Well, another Bath Comedy Festival tucks itself up in bed, and levity flies from the city once again for another year. This was a particularly light year for me, as my usual multiple duties mainly boiled down to just performing at Moles club on Sunday 9th, for this year’s FUNNY NOISES: MY LOVELY HORSE!

True, a few days before I enjoyed the honour of introducing the arrival of I’M SORRY I’LL READ THAT AGAIN, AGAIN in our city, explaining my part in the original scripting of the show, and my suggestion in The Clue Bible all those years ago, and even playing Bill Oddie’s immortal BLIMPHT before the real new Wonder Team took to the stage. It really does make for the most extraordinarily hilarious night, and there are still plenty of shows to go, so check out:


Offstage Theatre boss Barnaby Eaton-Jones and I – there’s a chap who knows how to get things done…

And indeed, the night before that, I was honoured to get up on stage as soon as Barry Cryer and Ronnie Golden had finished their show at the Wiltshire Music Centre near Bradford-on-Avon, to present Baz with this year’s Bath Plug Award. He’s a long-standing patron of the festival, and of course I owe my entire career to a phone call he made to me after I wrote some fanzine articles on ISIRTA and ISIHAC about 12 years ago, so it’s all his fault I’m so poor! But the funny thing is, all these years I’ve never really drunk with Barry, which seems remiss, but I always respected his privacy, which it turns out is not at all what he wants, he wants a laugh and a pint. And that night we all had quite a few. It wouldn’t be the Bath Comedy festival without getting legless with a true comedy legend at some point.

baz.jpgBCF boss Nick Steel, Baz, Ronnie, and I. Nick and I still look like bouncers.

Ordinarily we have a special event for the Bath Plug, but as I said on stage, it turns out that the very last possible question about comedy that Barry had never been asked was used up by Matthew Sweet at the Melton Mowbray Comedy Festival in 2013, so we thought it best to save him the inquisition. Interviewing Barry Cryer is the comedy equivalent of playing Stairway To Heaven on a shop guitar.

But questioning him over numerous beers is a very different thing, and a great night was had by all, including his partner Ronnie Golden and Bath festival boss Nick Steel, as we heard about Max Miller and Willie Rushton (the campaign to create a Rushton tribute book starts here) and many other comedy jewels which littered the carpet all night long. A night to cherish – and Baz being Baz, he even had the decency to ring up the next day when safely back home in Hatch End, to thank MA for such a great night!


Uncle Simon, Auntie Zoob, Stepmummy Bea and Mama Rhi, plus Daddy Jem, making folky funny noises at Moles Club, April 2017.

And so Sunday’s mellow musical gala was my main worry for this year’s festival, and it was certainly the most laid back one of all, which has just left me otherwise working on Soupy Twists day in, day out… but I am no more than one decent day’s work away from completing that, my fourth book, and so a big announcement is in the offing…





Having spent most of my life showing off on stage in some form or other, from Ludlow to Aberystwyth to Brighton, London and Edinburgh, to Bath and Bristol et cetera – and having expended endlessly more sweat, currency and love on every evening’s entertainment than was probably logical… Well, frankly, in recent years my main aim has been to find the single most perfectly lazy way of sharing some kind of performance with friends and kind strangers, offering a good night out with the minimum of prep.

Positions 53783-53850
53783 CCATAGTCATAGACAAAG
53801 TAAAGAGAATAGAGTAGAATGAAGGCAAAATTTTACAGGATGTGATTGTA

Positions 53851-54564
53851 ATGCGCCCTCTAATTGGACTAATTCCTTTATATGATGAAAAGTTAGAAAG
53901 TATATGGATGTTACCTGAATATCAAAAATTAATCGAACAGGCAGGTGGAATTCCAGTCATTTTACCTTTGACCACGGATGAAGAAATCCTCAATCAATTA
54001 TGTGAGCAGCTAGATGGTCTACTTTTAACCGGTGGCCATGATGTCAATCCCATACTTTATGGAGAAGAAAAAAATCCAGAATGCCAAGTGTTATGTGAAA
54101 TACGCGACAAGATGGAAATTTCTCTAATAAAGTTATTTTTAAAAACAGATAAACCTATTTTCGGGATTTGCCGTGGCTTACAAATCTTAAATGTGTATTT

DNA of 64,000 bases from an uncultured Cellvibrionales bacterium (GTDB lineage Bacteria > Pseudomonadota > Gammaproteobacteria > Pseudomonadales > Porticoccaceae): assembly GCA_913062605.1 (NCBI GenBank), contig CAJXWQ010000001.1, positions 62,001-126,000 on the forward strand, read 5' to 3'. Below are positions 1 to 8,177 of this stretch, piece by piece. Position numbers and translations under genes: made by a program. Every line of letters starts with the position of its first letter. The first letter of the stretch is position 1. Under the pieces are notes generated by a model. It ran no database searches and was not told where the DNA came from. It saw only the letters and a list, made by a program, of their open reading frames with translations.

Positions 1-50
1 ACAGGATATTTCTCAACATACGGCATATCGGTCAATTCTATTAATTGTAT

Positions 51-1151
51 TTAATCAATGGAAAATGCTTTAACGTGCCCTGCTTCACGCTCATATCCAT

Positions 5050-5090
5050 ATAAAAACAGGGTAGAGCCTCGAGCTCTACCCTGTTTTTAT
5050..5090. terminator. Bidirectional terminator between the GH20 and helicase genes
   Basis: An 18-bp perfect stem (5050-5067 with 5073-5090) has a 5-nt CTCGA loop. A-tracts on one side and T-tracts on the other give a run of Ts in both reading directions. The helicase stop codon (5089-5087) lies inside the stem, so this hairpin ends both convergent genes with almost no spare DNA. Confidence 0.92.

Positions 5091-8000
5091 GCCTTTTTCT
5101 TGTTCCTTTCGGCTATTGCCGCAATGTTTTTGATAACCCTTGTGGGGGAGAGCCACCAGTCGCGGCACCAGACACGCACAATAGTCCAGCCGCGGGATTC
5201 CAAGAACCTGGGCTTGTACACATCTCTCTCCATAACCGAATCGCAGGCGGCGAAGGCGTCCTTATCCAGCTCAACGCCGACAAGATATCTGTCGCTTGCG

UKEAOKE was the ideal way of arsing about in lackadaisical limelight for a fair few years, while a working Unrelated Family Band held together (before The Great Drummer Famine of 2012), and it remains a lovely musical show to dust off if the opportunity is there.

But since Halloween 2012, TUF has been pissing about merrily with the idea of UNREHEARSED THEATRE, advertising a theatrical presentation which is not just unrehearsed, but uncast – and at least it’s free.

Ideally the concept is that any script which is freely available online can be summoned up on smartphones, iPads, tablets and the like at a second’s notice, using wi-fi – and then you have all you need to put on a show. Pint in one hand, script in another, silly hat on, and – CURTAIN UP! In theory…


Birnam Wood comes to Dunsinane.

UNREHEARSED MACBETH was the pilot scheme that Halloween at the Love Lounge, The Bell Inn, Bath – actually, come to think of it, which I do, they’ve all been at The Bell. With a few rudimentary props – a crown, some swords, a few decorative giant flowers for Birnam Wood etc., the conceit was that anyone could show up with the text in any form, and claim their part – while others were also just welcome to watch the bedlam unfold (and then Lawrie Duckworth’s Playgroup open mike would follow immediately after).

The whole thing balanced on a knife edge, to be honest, but thanks to our incredible Lady M, Muriel Lavender, and her family, plus a random chap called Sam who appeared out of nowhere, and a whole cast of Bell irregulars, Shakespeare’s horror totally caught fire that evening. There’s a terrible cliché about theatre, and especially Shakespeare, connecting with everyone and coming to life in the strangest places, but Unrehearsed Macbeth certainly proved it to be true, to us. Undeniably dodgy-looking well-oiled geezers who seemed just as likely to punch me in the face as the concept was first explained turned out to be secret McKellens, there were cheers as the swordfights got out of hand, and by 9pm, and ‘Scone’, the comradely adrenaline was positively chewable. The FB Event page is still viewable right about here.

But then the problem became apparent – that’s Macbeth for you. Billy Shakes’ fastest, coolest, darkest action thriller of all. We got away with that, but pretty much anything else from the oeuvre, necessarily uncut because we could only use the most convenient text, would probably have imploded – Hamlet would barely reach Act 3 before everyone was pissed. One way or another.


Jem Roberts, Gavin Lazarus and Matt Bragg are not actual Victorians.

In fact, that is what happened with UNREHEARSED A CHRISTMAS CAROL a few weeks later – though we did get the first Stave polished off before skipping to the end. This time we were in the more public front of the pub and raising money for Comic Relief, so it’s a shame I hadn’t already realised the obvious solution to the problem – MOVIE SCREENPLAYS. There are huge troves of scripts available in places like and when you flub over the credits, cinematic longueurs and action sequences (car chases being particularly tough to achieve in pubs), they only tend to take an hour or so from first reel to tragic denouement. If I’d linked everyone to one of the many scripted versions of Dickens’ story, we could have avoided the obvious embarrassment of the full text theoretically taking several hours…